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Learn how to improve your proposals and win more business.

Bid Proposals | Low- and no-budget visualization

 July 29, 2014
by Paul Heron

This is the post we promised few weeks back on budget-friendly visualization.

Most bid teams include too few graphics in their proposals. They often cite cost as the reason—although lack of planning is usually a significant factor.

Let’s say you do plan. You spend time early in the response window identifying your key differentiators, deciding how to respond to your prospect’s hot button issues and developing win strategies. Why and how should you visualize your strategy with little or no budget for art or design?

Why and how to visualize

Using graphics simply as decoration is a waste of space. Instead use them to:

  • Convey information: Use tables and meatball charts to provide a snapshot of your team’s credentials, the range of services you provide, or relevant experience or performance.  Use graphs to show trends, such as an improving on-time delivery record. Use flowcharts and illustrations to show key features of your solution.
  • Deliver messages: Use graphics to draw the evaluator’s attention to a selling caption linking one of your differentiators to one of their key issues. Do this for both information graphics and photos. In fact, the only reason we include photos in a proposal is to create messaging opportunities.

TIP: Pair a simple table or graph with a photo to multiply impact. See Figure 1.

Figure 1: Add punch with a photo: Add eye appeal to an otherwise plain table by pairing it with a photo.

        

Low- or no-cost graphics

Assuming you are using MS Word or Publisher as your proposal platform, here’s how to create or acquire commonly used graphics:

  • Tables: Create these in Word, using a sans serif font in a slightly smaller type size than your proposal body copy. Format your paragraph spacing to 3 points above and below and use single line spacing. Set your borders to half point and shade every other line 12.5% gray. Use a strong colour for the header row and set the header text to bold white.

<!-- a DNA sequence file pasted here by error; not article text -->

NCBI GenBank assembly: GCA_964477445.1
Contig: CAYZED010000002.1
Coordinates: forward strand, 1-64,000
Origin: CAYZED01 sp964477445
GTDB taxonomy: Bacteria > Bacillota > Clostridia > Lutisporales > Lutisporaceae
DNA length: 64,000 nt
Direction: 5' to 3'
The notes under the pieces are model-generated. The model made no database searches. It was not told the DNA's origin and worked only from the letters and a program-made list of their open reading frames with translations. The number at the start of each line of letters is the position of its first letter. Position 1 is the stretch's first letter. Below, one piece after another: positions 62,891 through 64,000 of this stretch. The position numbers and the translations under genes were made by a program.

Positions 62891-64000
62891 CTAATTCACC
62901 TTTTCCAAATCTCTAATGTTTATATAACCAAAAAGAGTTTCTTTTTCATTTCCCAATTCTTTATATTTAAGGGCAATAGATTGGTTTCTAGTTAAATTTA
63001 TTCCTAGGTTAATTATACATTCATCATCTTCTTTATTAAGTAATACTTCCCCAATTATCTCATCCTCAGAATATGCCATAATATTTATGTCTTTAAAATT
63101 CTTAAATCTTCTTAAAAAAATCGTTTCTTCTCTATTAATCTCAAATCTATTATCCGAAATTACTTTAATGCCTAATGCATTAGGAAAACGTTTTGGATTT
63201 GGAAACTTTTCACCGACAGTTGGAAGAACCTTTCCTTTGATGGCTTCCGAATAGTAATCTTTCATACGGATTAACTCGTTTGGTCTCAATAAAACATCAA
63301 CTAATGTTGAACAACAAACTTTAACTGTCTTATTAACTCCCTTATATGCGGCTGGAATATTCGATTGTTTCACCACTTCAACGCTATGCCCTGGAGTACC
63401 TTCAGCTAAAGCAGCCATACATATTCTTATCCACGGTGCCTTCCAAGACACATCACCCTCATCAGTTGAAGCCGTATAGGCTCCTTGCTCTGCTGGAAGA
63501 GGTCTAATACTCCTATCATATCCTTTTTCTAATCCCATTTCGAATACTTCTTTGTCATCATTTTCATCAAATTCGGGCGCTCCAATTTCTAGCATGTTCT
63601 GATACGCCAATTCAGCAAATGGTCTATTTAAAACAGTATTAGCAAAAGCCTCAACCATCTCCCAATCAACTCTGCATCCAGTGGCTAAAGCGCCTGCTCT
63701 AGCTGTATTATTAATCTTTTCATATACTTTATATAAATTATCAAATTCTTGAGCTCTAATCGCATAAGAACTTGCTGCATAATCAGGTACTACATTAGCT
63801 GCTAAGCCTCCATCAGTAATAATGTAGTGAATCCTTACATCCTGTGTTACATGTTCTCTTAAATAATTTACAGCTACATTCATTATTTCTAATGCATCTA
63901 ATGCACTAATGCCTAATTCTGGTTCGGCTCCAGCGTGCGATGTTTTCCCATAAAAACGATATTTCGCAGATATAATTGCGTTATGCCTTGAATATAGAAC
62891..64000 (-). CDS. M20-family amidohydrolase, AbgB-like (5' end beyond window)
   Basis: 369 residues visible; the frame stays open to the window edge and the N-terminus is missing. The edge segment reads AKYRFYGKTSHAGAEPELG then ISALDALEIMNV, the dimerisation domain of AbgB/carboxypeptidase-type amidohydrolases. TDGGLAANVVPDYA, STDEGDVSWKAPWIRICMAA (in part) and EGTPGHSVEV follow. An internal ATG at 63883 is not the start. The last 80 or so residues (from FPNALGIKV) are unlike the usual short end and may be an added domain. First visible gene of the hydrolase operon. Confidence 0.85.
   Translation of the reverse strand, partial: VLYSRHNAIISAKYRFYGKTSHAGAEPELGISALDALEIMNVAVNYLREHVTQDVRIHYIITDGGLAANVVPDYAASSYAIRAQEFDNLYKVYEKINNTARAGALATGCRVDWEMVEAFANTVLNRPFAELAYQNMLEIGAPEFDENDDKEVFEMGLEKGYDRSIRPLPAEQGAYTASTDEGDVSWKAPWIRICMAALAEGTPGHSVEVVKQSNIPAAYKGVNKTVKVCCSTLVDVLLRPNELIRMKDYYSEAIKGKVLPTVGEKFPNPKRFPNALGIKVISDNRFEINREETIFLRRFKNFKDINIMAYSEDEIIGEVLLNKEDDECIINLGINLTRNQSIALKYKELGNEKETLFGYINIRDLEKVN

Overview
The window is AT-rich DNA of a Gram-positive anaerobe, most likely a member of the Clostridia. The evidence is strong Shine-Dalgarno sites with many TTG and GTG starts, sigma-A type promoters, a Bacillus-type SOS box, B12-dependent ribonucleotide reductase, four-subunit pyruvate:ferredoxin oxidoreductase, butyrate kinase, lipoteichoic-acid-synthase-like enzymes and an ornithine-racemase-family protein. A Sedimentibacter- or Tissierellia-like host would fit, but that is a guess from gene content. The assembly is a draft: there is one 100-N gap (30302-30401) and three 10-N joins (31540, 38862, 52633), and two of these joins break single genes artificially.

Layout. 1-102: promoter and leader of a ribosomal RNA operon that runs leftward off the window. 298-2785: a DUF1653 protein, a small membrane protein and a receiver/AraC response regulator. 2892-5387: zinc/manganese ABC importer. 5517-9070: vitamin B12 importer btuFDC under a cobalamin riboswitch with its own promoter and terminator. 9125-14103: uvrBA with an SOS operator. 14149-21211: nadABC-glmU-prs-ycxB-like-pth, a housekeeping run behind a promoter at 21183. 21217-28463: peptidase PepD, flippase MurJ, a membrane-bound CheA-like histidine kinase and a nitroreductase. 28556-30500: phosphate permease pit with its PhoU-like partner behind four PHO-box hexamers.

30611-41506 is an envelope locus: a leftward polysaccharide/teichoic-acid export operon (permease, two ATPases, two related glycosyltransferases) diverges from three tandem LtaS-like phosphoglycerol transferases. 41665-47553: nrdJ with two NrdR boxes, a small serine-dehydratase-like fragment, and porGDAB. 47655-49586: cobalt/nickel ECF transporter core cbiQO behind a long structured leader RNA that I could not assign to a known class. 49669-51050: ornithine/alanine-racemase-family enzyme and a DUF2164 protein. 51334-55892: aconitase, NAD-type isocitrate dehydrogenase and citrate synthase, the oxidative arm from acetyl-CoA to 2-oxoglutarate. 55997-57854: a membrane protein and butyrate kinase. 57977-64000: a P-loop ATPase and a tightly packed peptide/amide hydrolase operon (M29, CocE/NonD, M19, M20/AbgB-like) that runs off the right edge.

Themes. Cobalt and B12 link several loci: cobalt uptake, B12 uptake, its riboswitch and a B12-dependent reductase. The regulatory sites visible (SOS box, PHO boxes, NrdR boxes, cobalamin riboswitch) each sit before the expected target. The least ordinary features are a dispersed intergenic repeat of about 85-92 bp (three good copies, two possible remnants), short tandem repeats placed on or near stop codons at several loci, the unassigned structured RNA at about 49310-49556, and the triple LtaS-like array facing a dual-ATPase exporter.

• Meatball Charts: Use an Excel worksheet, add colour, save as PDF and crop to insert as a graphic. See this blog post on meatball charts.
  • Graphs: Use Excel’s charting feature and create simple bar or doughnut charts. In the case of doughnuts, we like to select and right-click the doughnut graphic, select Format Data Series (see Figure 2) and add a 1-point white line. Copy the doughnut and paste it into PowerPoint for labelling, then print as a PDF and crop to insert in your proposals
Figure 2: Easy doughnut charts: Select the doughnut inside the frame, go to format data series and format the image, then copy and paste the doughnut into PowerPoint to add labels.

 

  • Flowcharts: Use PowerPoint, save as PDF and crop. See this blog post on creating flowcharts.
  • Illustrations: These are more ambitious but you can use clipart plus imagination. To make your illustration look professional, choose clipart components created in the same style and colour palette.
  • Photos: Since the goal is to attract attention to the caption, choose photos with visual appeal, rather than opting for prosaic alternatives, just because they show your equipment or people. To quickly find free photos large enough to use in print, use Google Advanced Image Search and filter for your topic, image size larger than 1024 x 768, and usage type = free to use, even commercially.

Visualization works

Complex2Clear works on high-stakes proposals, including some vying for multi-billion dollar contracts. Invariably, graphics content rises with contract value. Successful teams running very large proposal efforts typically aim for 50% graphics content, even when working within strict page limits.

If the biggest and best agree visualization is a proven way to win, what's your excuse NOT to use it?

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